Frank and Joanne Warren seemed unusually relaxed for people who had 140 guests at their home, but Joanne assured one and all that the party was no work for her--the committee and caterers had shouldered all the tasks and left the Warrens free to spend the day at the beach, she said. Mingei Executive Director Martha Longenecker, who was escorted by Martin Roth, seemed equally relaxed; this was the third annual gala for the museum, and Longenecker discovered that the third time around really is a charm.
“This couldn’t be more marvelous,” she said, gesturing at the crescent moon that had begun to climb in the east. “And what makes this so special is that our supporters aren’t just interested in parties, they’re also so interested in the museum.”
The stars were popping out by the time the guests descended to the pool area, where dinner was served. The Indian theme continued here, not just in the menu, but in the decor.
The party’s inspiration arose from the Mingei’s current exhibition, “Forms of Mother Earth--Contemporary Terra Cottas of India,” and each table was decorated with pots and vases cast by the Indian artisans who established a temporary residence in the museum’s exhibit halls. Candles glowed inside the pots and cast flickering light against the masses of orange lilies that bloomed at the center of each table.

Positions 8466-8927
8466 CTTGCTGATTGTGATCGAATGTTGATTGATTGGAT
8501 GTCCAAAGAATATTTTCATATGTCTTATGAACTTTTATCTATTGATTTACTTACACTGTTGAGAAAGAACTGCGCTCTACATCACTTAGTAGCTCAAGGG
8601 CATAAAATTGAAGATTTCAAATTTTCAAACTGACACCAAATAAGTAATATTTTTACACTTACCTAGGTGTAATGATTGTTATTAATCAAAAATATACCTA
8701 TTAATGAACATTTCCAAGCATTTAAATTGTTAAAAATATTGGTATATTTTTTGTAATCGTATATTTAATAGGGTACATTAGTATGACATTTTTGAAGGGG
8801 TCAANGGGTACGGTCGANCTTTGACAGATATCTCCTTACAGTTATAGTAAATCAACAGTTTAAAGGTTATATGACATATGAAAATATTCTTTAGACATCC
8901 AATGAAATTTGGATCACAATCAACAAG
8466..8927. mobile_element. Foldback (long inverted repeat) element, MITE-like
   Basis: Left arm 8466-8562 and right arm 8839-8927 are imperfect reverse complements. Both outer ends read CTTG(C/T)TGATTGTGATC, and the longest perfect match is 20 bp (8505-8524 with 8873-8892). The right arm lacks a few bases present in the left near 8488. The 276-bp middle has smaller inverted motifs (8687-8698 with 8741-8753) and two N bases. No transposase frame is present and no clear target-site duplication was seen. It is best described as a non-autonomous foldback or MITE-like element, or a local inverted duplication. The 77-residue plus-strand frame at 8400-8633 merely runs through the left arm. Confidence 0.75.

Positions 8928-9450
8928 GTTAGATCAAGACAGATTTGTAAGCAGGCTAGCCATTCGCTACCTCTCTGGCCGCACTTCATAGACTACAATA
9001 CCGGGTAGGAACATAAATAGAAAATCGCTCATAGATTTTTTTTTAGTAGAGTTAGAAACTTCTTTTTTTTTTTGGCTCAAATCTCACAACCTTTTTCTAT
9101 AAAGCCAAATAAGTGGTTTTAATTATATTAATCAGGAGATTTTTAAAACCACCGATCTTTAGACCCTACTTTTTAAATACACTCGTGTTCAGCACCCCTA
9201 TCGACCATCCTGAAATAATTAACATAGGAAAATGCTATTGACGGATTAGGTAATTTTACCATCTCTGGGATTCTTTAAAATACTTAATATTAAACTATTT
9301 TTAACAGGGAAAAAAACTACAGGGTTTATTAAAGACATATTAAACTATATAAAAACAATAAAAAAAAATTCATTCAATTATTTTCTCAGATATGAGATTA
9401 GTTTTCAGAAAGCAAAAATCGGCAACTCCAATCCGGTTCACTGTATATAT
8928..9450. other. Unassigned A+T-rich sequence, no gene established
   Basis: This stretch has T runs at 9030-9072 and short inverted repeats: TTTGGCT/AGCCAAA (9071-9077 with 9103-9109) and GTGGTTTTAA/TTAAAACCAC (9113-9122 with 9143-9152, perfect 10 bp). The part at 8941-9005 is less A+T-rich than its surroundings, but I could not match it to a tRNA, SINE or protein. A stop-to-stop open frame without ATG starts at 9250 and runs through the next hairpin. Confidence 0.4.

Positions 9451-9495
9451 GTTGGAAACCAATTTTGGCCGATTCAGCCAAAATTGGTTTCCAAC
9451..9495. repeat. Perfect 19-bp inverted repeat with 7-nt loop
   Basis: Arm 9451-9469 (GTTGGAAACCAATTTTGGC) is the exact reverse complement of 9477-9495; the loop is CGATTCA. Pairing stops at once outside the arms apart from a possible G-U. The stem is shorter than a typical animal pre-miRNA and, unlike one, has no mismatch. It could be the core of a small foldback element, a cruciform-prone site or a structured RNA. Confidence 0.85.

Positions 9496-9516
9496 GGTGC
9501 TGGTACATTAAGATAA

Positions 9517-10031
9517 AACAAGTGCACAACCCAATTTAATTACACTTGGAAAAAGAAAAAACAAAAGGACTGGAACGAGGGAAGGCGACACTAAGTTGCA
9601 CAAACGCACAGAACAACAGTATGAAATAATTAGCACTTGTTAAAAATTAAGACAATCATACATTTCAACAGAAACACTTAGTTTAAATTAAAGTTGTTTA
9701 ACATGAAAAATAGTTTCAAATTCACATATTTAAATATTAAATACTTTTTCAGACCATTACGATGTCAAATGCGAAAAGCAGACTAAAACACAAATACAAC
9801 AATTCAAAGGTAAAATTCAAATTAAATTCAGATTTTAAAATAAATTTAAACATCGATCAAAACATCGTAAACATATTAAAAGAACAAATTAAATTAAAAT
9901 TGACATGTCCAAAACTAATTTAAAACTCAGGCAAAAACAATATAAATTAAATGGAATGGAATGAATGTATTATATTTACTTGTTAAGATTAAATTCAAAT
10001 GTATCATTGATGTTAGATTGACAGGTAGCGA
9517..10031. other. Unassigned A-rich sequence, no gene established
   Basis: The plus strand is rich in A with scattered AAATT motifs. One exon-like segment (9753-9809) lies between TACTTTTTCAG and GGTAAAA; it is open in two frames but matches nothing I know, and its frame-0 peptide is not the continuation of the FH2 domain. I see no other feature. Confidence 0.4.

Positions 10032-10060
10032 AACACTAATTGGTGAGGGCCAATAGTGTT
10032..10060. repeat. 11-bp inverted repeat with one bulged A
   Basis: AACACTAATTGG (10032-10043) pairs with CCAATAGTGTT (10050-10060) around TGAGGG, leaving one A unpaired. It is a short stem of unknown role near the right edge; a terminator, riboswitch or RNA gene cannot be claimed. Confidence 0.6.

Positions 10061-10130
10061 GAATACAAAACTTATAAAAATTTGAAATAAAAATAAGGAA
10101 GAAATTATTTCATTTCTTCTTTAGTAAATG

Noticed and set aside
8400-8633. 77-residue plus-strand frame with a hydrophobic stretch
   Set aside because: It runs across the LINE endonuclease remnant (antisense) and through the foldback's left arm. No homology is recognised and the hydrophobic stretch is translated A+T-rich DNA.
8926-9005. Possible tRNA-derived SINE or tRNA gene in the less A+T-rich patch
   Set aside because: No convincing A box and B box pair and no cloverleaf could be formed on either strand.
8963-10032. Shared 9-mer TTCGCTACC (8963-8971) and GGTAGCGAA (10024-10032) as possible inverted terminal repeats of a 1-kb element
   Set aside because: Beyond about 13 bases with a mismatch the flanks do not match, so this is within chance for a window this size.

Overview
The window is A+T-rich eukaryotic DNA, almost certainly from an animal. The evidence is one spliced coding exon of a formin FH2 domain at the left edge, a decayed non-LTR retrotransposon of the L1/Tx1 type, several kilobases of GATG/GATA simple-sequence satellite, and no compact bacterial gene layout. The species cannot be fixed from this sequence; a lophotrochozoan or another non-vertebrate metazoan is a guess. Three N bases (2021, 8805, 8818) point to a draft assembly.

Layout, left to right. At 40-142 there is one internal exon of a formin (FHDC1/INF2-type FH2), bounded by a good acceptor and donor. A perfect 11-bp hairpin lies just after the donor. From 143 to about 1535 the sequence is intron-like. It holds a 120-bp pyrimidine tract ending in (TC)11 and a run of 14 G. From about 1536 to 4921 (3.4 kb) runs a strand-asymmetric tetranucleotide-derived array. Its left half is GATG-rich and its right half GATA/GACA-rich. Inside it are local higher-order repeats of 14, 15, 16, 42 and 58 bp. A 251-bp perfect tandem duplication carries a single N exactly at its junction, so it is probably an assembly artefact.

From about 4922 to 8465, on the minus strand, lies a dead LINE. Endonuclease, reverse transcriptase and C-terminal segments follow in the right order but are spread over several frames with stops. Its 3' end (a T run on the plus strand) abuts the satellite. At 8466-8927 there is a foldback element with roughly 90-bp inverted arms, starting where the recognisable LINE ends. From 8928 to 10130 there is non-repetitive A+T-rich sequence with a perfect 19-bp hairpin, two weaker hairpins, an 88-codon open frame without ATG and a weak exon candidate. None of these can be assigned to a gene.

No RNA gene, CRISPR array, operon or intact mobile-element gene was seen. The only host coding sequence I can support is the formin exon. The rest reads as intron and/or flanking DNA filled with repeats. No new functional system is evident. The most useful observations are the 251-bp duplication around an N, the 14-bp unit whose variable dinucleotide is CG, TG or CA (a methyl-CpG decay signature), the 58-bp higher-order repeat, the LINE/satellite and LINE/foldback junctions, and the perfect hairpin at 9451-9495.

Judi Strada wrote a rather daring dinner menu that ignored conventional party fare in favor of marinated duck salad, and an entree of spiced lamb and a vegetable curry. Guests were treated to several desserts, including a classic Indian sweet, jalebi , that came wrapped in sheets of pure--but most edible--silver. To work off all these calories, most guests made repeated trips to the dance floor, encouraged by the example set by party co-chairman Mary Williams and her escort, Ted Graham.
The guest list also included Al and Betty DeBakcsy (Betty chaired the 1985 Mingei celebration); Fielder and Marge Lutes, Jack and Loraine MacDonald, Merrel and Marie Olesen, Ted and Audrey Geisel, Robert and Nina Doede, Paul and Michelle Ellingsen, Ned and Carol Baumer, Larry and Ewa Robinson, Mike Dessent, Charlie and Maureen King, Bob and Connie Golden, Craig and Susan McClellan, and Bill and Beverly Muchnic.